bees, honey and other sticky subjects

Thursday, May 27, 2004

Impoverished Bangladeshi beekeeping

Now that the swarming season is at its peak in the UK, some beekeepers might just be wondering what to do with yet another swarm (I'm sorry to say I haven't had a single call to rescue a swarm yet!). But spare a thought for Bangladeshi beekeepers who would love to have a swarm of Apis mellifera, but find they are just too expensive. Instead they make do with the lower-yielding Apis cerana honeybees.
The yield from Apish Malifera [sic] is almost double that from the local variety ... Besides, Apish Malifera bees are resistant to diseases unlike the Sirana variety.

Masud said ... he cannot purchase those because of high price. A box of Malifera bees are sold at Tk 2500 to 3000, which poor honey farmers can not afford, he said.

He said the Apish Sirana [sic] bees are susceptible to various diseases. ... The preventive medicine is imported and is not easily available.

Abul Kalam of Fulbaria headquarter is cultivating honey since 1992. He has 14 boxes, all with Apish Sirana. He said he tried for bank loan to expand the farming, but did not get.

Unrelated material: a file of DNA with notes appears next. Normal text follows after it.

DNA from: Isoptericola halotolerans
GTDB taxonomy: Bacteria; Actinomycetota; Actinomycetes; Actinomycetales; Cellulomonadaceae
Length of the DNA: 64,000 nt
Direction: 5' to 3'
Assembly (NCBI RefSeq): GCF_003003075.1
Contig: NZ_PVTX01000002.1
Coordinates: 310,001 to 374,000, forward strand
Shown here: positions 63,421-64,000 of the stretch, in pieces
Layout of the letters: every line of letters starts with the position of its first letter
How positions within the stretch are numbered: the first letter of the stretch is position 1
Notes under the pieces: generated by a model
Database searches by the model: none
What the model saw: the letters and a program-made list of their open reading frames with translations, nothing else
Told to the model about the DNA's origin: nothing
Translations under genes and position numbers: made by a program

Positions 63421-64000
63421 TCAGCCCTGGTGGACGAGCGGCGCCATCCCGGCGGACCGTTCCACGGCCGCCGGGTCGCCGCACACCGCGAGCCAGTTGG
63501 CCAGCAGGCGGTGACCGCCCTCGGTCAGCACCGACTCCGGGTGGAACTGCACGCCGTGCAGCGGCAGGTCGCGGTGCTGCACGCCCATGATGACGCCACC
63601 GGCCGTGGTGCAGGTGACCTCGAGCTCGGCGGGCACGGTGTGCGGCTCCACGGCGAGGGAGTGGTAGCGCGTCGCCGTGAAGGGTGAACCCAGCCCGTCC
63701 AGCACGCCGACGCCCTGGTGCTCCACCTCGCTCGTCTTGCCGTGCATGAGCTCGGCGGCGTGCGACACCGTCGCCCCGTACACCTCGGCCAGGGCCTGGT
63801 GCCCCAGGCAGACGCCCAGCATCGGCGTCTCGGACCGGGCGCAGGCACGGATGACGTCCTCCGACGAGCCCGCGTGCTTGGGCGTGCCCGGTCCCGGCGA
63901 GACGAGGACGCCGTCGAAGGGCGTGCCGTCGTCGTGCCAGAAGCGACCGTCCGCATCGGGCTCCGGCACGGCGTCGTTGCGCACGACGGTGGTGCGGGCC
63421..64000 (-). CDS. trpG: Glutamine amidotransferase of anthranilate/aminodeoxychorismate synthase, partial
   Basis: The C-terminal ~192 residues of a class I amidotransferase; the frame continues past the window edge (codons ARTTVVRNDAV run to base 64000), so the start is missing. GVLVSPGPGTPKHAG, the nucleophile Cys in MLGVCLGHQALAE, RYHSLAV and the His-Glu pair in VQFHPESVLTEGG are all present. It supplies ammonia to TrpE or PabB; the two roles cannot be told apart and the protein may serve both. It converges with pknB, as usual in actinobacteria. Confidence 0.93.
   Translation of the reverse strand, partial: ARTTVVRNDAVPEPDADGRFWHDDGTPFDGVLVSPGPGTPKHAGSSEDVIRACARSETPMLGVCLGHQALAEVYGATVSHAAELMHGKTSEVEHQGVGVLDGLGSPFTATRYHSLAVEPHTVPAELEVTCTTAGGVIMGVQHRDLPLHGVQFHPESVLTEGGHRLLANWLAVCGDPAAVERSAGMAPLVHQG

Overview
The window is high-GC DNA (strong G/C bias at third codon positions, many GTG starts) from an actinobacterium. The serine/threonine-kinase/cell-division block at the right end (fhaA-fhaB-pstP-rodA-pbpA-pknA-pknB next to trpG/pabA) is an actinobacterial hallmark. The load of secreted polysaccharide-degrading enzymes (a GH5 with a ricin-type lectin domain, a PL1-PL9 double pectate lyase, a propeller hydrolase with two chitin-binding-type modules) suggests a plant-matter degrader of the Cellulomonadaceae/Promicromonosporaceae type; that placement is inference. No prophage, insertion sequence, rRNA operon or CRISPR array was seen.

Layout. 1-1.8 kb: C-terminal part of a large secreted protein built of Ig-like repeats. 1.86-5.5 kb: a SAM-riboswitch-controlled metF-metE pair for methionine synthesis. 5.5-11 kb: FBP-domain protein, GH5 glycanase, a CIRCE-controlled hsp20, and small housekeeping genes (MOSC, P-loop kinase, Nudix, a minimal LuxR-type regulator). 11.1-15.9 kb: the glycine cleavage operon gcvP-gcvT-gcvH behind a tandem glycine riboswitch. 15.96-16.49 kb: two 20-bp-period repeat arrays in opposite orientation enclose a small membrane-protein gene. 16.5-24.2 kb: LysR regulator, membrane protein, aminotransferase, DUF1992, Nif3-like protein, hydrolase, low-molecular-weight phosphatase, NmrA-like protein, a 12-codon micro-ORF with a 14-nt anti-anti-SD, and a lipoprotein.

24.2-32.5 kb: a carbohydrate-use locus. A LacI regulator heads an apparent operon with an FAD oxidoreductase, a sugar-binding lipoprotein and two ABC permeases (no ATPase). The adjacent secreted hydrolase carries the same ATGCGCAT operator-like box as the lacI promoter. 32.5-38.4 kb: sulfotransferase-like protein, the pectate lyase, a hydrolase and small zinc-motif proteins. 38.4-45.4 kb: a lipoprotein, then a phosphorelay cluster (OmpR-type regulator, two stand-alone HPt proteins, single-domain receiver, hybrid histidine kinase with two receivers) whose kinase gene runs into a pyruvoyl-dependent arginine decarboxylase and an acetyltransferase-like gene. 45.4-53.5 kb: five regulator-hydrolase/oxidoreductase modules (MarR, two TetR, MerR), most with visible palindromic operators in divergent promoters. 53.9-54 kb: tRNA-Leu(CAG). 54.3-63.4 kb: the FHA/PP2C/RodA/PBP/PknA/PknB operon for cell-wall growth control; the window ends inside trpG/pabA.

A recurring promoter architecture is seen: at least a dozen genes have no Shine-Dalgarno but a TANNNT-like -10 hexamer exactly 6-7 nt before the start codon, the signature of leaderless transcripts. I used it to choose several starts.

The article in the Bangladeshi Daily Star (which is “committed to the people's right to know”) suggests that things could be improved with support:

A good number of farmers still cling to their traditional profession amid odds, producing about 1200 maunds of honey a year. The production can be raised to about 4000 maunds, leaving a sizeable export surplus, if the problems are removed and assistance provided, they say.

Marketing problem, lack of scientific preservation facilities, HYV bees and bank loan and high price of medicine to protect bees from diseases are the major problems.


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